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Trust Began with a Lie

NHF Historian Dr. David Winkler (at the podium) addresses the U.S. and Russian Navy delegations during concluding ceremonies of the 40th Annual Incidents at Sea Agreement Review that was held at the Naval Observatory. U.S. Navy Photo.

NHF Historian Dr. David Winkler (at the podium) addresses the U.S. and Russian Navy delegations during concluding ceremonies of the 40th Annual Incidents at Sea Agreement Review that was held at the Naval Observatory. U.S. Navy Photo.

By David F. Winkler, Ph.D.
NHF Staff

Last Friday’s SU-27 barrel roll of USAF RC-135 and earlier buzzings of USN Destroyer are rare hiccups in 44 year INCSEA accord.

The Incidents at Sea Agreement between the United States and the Soviet Union had only been signed a year earlier in Moscow by Secretary of the Navy John W. Warner and Admiral of the Fleet Sergei Gorshkov on behalf of their respective presidents. One of the provisions called for an annual review meeting to be hosted by each nation on a rotating basis.


Vice Admiral J.P. “Blackie” Weinel

The first such review was set to be held in Washington beginning on May 14, 1973. Selected to head the American delegation Vice Admiral J.P. “Blackie” Weinel understood that the first review would set a foundation for building trust with his Soviet counterparts. Meeting with members of his delegation Weinel exclaimed:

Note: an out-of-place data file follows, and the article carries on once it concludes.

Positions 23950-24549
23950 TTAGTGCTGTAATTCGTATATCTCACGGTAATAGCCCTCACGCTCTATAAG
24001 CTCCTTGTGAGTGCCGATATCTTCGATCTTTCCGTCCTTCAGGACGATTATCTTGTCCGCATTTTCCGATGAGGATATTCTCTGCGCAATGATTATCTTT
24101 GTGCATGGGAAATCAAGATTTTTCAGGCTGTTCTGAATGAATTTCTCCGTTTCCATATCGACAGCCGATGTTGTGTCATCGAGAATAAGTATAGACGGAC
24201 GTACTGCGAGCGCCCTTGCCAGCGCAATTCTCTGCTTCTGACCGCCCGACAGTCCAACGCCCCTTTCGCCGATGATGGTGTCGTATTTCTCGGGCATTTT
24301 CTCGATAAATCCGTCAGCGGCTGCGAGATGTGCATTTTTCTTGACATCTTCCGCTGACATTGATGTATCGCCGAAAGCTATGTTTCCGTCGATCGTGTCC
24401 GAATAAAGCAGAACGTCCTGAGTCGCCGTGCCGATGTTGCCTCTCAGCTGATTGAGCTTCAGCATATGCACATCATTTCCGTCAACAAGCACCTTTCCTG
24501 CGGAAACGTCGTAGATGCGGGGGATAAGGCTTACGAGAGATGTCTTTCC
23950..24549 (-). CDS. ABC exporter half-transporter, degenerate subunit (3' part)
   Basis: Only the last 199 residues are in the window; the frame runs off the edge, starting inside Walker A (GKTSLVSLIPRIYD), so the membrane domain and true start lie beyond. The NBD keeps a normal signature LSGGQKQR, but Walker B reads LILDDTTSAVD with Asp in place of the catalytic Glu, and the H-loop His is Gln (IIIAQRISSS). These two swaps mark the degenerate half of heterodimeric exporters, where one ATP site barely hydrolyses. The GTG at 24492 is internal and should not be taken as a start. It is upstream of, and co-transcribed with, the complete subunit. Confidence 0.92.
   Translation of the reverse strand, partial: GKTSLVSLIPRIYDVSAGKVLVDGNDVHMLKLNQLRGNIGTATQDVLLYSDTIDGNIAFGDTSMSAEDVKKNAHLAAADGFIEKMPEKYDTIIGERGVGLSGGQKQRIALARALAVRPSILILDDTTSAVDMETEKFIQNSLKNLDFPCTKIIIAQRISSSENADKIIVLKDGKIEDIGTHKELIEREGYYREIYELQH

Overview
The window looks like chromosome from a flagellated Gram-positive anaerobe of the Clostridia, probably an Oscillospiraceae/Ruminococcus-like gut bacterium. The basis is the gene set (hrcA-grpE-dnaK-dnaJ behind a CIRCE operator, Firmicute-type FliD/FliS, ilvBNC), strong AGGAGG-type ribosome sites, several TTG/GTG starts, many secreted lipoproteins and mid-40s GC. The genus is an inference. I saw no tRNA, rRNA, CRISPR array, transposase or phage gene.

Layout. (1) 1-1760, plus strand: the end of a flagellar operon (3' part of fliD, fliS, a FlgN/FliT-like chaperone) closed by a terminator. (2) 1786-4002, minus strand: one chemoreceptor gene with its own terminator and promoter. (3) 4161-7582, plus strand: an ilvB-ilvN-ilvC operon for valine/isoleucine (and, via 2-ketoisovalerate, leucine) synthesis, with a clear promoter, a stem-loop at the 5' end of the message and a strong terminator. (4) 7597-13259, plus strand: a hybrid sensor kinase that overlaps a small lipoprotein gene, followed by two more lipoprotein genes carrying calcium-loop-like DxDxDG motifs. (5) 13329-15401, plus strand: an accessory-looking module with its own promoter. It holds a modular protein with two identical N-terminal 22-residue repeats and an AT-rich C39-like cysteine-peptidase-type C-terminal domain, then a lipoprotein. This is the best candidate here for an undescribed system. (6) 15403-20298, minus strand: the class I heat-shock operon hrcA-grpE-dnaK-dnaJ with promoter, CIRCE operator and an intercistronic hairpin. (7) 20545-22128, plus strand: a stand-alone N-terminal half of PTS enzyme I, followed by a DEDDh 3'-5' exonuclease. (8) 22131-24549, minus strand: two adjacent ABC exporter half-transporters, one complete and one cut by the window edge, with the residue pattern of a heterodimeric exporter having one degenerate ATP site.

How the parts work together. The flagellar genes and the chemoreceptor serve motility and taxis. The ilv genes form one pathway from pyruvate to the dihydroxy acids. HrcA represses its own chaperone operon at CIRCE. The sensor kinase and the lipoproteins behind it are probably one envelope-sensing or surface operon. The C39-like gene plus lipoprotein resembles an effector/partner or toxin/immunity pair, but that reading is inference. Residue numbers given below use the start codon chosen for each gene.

“No posturing, no bragging, and no looking down our noses at the Russians. Take no interest whatsoever in any kinds of secrets. Don’t even act like you’re trying to find anything out, because we are not on any intelligence missions. I don’t give a damn if they were building seventeen aircraft carriers. That’s not what we are here for. Establish give and take with your counterparts. Don’t make it one way. Be able to listen as much as you talk. Admit to yourselves that the Russians could be right and have a better mousetrap than we have. Always focus on the bottom line, which is we both see the foolishness of the games of chicken and we need to knock it off. And finally: Be absolutely, completely honest with them!”

With no direct flights between Moscow and Washington in 1973, the Russians flew into New York’s Kennedy Airport and transferred to National Airlines for the short evening hop to Washington. Unfortunately, though the Russians made the connection, their luggage did not!

The next morning, Vice Admiral Weinel arrived early at the Washington Hilton to meet with his counterpart, First Deputy Chief of the Main Navy Staff, Admiral Vladimir N. Alekseyev. Still donning the clothes he wore the previous day, Weinel could discern that Alekseyev was not happy.

Weinel recalled the first thing Alekseyev said was:

“Where the hell is my luggage?”

For some reason that he later confessed that he never understood Weinel responded:

 “We didn’t realize you had as much luggage as you had. We haven’t finished searching through your luggage yet but we should be at about 10 o’clock this morning.”